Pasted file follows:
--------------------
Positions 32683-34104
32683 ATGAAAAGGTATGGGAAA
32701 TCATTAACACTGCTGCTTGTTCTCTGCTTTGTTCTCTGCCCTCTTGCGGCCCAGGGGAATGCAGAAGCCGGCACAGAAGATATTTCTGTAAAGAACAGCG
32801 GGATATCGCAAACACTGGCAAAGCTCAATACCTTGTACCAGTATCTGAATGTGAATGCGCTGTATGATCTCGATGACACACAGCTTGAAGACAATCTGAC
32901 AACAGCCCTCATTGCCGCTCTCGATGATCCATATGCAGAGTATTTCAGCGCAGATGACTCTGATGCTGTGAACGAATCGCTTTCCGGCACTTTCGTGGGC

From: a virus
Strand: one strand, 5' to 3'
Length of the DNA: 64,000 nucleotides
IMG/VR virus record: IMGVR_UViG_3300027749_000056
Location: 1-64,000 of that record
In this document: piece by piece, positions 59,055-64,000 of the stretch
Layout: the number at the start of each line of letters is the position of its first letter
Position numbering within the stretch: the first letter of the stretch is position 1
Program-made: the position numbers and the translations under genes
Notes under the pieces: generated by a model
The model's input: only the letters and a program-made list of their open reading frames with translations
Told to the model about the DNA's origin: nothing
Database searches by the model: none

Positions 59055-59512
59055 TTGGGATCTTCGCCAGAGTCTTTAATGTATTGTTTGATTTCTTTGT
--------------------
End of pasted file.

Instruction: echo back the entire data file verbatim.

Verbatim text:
Positions 32683-34104
32683 ATGAAAAGGTATGGGAAA
32701 TCATTAACACTGCTGCTTGTTCTCTGCTTTGTTCTCTGCCCTCTTGCGGCCCAGGGGAATGCAGAAGCCGGCACAGAAGATATTTCTGTAAAGAACAGCG
32801 GGATATCGCAAACACTGGCAAAGCTCAATACCTTGTACCAGTATCTGAATGTGAATGCGCTGTATGATCTCGATGACACACAGCTTGAAGACAATCTGAC
32901 AACAGCCCTCATTGCCGCTCTCGATGATCCATATGCAGAGTATTTCAGCGCAGATGACTCTGATGCTGTGAACGAATCGCTTTCCGGCACTTTCGTGGGC

From: a virus
Strand: one strand, 5' to 3'
Length of the DNA: 64,000 nucleotides
IMG/VR virus record: IMGVR_UViG_3300027749_000056
Location: 1-64,000 of that record
In this document: piece by piece, positions 59,055-64,000 of the stretch
Layout: the number at the start of each line of letters is the position of its first letter
Position numbering within the stretch: the first letter of the stretch is position 1
Program-made: the position numbers and the translations under genes
Notes under the pieces: generated by a model
The model's input: only the letters and a program-made list of their open reading frames with translations
Told to the model about the DNA's origin: nothing
Database searches by the model: none

Positions 59055-59512
59055 TTGGGATCTTCGCCAGAGTCTTTAATGTATTGTTTGATTTCTTTGT